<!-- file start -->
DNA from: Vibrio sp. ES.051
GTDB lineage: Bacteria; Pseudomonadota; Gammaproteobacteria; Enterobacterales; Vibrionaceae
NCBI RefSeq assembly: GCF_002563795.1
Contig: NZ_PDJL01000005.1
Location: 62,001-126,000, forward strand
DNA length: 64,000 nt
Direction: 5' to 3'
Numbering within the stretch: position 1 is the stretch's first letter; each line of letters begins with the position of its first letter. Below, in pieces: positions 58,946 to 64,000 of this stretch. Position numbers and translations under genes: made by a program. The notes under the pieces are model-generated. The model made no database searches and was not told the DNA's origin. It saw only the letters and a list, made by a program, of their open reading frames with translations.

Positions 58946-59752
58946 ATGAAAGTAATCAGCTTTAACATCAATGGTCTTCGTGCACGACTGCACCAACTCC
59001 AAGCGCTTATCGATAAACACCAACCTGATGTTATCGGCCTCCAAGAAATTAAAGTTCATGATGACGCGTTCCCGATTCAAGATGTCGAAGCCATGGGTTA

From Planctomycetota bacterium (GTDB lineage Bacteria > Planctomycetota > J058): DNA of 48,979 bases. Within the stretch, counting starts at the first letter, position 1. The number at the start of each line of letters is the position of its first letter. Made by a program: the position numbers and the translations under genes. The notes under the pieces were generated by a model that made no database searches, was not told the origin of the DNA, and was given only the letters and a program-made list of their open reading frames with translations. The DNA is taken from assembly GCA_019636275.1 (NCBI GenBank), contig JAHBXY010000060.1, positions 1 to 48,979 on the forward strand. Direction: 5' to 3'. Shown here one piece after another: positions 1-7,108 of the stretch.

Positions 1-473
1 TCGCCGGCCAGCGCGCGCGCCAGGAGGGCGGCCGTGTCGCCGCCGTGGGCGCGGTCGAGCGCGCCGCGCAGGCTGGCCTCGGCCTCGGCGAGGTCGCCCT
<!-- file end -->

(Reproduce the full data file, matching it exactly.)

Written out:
DNA from: Vibrio sp. ES.051
GTDB lineage: Bacteria; Pseudomonadota; Gammaproteobacteria; Enterobacterales; Vibrionaceae
NCBI RefSeq assembly: GCF_002563795.1
Contig: NZ_PDJL01000005.1
Location: 62,001-126,000, forward strand
DNA length: 64,000 nt
Direction: 5' to 3'
Numbering within the stretch: position 1 is the stretch's first letter; each line of letters begins with the position of its first letter. Below, in pieces: positions 58,946 to 64,000 of this stretch. Position numbers and translations under genes: made by a program. The notes under the pieces are model-generated. The model made no database searches and was not told the DNA's origin. It saw only the letters and a list, made by a program, of their open reading frames with translations.

Positions 58946-59752
58946 ATGAAAGTAATCAGCTTTAACATCAATGGTCTTCGTGCACGACTGCACCAACTCC
59001 AAGCGCTTATCGATAAACACCAACCTGATGTTATCGGCCTCCAAGAAATTAAAGTTCATGATGACGCGTTCCCGATTCAAGATGTCGAAGCCATGGGTTA

From Planctomycetota bacterium (GTDB lineage Bacteria > Planctomycetota > J058): DNA of 48,979 bases. Within the stretch, counting starts at the first letter, position 1. The number at the start of each line of letters is the position of its first letter. Made by a program: the position numbers and the translations under genes. The notes under the pieces were generated by a model that made no database searches, was not told the origin of the DNA, and was given only the letters and a program-made list of their open reading frames with translations. The DNA is taken from assembly GCA_019636275.1 (NCBI GenBank), contig JAHBXY010000060.1, positions 1 to 48,979 on the forward strand. Direction: 5' to 3'. Shown here one piece after another: positions 1-7,108 of the stretch.

Positions 1-473
1 TCGCCGGCCAGCGCGCGCGCCAGGAGGGCGGCCGTGTCGCCGCCGTGGGCGCGGTCGAGCGCGCCGCGCAGGCTGGCCTCGGCCTCGGCGAGGTCGCCCT